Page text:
Book Review: Myths of Asana and Yoga for a World Out of Balance

Someone recently told me that in 50 years books would be non-existent and replaced with technology. EGAD! I shiver at the thought. I am, after all, a self-proclaimed book-aholic! If there’s one thing I’m never without, it’s a good book. This then leads to piles of unread titles, but that’s just fine by me. I like to think of my “must read list” as yoga asana–lots of variations with unlimited possibilities. So, naturally I’m always looking for good reads to enhance my yoga practice and teaching. Most recently I finished two very excellent titles and just had to share.

First up is Myths of the Asanas: The Ancient Origins of Yoga by Alanna Kaivalya & Arjuna van der Kooij. This spectacular read takes you through the ancient world of Hindu mythologoy, elegantly explaining how certain postures came to get their names. Ever wonder why the splits pose is name Hanumanasana or what’s up with all those variations of Virabhadrasana (Warrior pose)? Well, it’s all here in this one little book.

I’ve had the pleasure of taking Ms. Kaivalya’s Myth’s of Asana workshop,when she came to Pure Prana a few years ago and it was G-R-E-A-T! However, there was a limited amount of time to talk about each posture. With this book, I’m able to go back and refresh myself on what we learned at any time. Clearly, experiencing yoga is the first step, but if you’re curious as to where all those crazy positions came from, check it out. Understanding the tradition and lineage of yoga is key in enriching and evolving your own personal practice. I think this book is a great addition to any yoga library!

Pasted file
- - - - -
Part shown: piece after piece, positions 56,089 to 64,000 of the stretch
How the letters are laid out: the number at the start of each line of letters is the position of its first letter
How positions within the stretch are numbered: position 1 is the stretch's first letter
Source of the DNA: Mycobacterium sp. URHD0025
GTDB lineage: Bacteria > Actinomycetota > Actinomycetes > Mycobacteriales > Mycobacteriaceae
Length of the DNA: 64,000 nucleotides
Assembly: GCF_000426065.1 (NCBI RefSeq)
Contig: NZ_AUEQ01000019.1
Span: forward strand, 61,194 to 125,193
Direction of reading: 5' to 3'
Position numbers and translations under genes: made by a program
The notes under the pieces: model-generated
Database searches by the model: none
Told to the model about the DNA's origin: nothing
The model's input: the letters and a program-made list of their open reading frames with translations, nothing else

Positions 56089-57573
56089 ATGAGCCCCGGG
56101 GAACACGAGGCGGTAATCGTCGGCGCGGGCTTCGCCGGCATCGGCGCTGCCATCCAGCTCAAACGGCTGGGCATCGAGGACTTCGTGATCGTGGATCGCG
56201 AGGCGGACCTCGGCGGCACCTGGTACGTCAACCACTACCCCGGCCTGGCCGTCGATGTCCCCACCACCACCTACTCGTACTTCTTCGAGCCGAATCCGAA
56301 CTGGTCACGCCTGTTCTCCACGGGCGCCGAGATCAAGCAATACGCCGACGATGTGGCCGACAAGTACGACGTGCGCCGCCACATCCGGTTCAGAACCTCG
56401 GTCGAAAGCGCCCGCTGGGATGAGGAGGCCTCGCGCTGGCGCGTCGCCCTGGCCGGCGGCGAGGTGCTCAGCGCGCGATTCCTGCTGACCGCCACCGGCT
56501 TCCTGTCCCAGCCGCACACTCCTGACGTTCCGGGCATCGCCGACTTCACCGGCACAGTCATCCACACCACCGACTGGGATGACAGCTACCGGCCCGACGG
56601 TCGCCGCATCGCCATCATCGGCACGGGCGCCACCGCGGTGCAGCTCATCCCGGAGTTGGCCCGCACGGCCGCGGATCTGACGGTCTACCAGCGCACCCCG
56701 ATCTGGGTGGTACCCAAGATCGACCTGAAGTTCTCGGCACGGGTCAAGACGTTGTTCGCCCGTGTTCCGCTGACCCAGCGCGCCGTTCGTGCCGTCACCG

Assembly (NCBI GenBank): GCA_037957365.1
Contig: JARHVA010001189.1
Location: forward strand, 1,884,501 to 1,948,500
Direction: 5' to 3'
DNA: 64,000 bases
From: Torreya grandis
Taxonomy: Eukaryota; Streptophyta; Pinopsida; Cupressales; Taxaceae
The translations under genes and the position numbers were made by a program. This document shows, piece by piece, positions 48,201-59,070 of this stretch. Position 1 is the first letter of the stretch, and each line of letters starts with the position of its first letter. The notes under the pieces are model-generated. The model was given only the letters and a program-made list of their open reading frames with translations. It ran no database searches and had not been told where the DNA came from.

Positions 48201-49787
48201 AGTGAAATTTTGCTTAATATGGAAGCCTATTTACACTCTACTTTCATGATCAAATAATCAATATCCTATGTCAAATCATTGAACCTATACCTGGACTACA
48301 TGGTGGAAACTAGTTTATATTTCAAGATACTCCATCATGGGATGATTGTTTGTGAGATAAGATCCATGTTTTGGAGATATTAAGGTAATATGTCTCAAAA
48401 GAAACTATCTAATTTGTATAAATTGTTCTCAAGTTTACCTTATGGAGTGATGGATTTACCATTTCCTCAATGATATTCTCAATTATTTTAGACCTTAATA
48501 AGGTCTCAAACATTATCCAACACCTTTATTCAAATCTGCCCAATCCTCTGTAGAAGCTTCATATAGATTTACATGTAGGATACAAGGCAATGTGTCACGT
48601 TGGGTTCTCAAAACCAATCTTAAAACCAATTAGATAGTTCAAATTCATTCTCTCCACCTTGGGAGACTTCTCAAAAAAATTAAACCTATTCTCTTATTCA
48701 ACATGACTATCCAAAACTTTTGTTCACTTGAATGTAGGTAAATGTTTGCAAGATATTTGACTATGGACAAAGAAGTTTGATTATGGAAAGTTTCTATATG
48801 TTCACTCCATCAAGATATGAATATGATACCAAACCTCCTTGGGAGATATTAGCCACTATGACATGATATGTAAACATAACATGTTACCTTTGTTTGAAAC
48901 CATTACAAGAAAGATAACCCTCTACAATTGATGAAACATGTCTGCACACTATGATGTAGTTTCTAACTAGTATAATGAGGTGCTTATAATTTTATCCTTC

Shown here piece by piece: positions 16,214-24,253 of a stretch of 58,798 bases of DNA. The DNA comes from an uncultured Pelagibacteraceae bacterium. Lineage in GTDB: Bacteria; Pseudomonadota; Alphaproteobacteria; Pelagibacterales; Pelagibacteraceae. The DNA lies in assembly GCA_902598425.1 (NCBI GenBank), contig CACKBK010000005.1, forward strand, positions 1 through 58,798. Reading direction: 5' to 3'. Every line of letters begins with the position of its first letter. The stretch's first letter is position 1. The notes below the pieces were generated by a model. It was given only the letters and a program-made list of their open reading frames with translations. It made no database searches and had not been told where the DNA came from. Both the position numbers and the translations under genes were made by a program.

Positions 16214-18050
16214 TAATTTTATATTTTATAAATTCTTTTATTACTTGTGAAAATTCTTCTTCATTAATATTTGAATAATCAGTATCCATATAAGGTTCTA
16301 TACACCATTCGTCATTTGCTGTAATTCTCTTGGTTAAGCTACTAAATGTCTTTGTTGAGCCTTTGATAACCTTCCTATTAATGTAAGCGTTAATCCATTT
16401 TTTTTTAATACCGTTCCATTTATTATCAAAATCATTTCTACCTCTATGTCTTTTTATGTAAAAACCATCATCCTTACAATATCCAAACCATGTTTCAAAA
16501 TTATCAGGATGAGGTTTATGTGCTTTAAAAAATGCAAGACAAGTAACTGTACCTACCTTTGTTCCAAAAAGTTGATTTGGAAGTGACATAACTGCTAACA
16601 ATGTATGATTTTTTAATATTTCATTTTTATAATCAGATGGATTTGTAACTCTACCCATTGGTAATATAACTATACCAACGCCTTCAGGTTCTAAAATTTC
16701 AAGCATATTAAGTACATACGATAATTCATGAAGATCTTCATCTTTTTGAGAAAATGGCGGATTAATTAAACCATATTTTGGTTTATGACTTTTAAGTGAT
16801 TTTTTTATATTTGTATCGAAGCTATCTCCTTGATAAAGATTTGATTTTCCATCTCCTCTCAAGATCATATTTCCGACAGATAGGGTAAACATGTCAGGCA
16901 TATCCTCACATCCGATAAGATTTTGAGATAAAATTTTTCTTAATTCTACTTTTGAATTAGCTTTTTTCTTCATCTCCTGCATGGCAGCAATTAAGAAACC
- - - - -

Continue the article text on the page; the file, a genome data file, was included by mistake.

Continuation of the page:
The second book is Yoga for a World Out of Balance by Michael Stone. This was the first time I’ve read any of Stone’s titles and I was not disappointed. With this book, Stone works with Master Patanjali’s Yoga Sutra and applies them to modern day. He expertly examines the state of our world and society through the lens of  the yamas (Ahimsa, Satya, Asteya, Brahmacarya, Aparigraha). With each limb, he encourages our responsibilty as humans to make change.

What I love most about this book is the way Michael Stone takes ancient knowledge and applies it to every day living. Often, as we study the past, we forget that the yoga lineage is alive right now and is as applicable to today as it was 5000 years ago. There’s much to examine in this book, but I think, given the state of things, it’s all worth consideration.

Looking for more great reads? Check out my reading list under Favorite Reads.

Read any good books recently? Please share!

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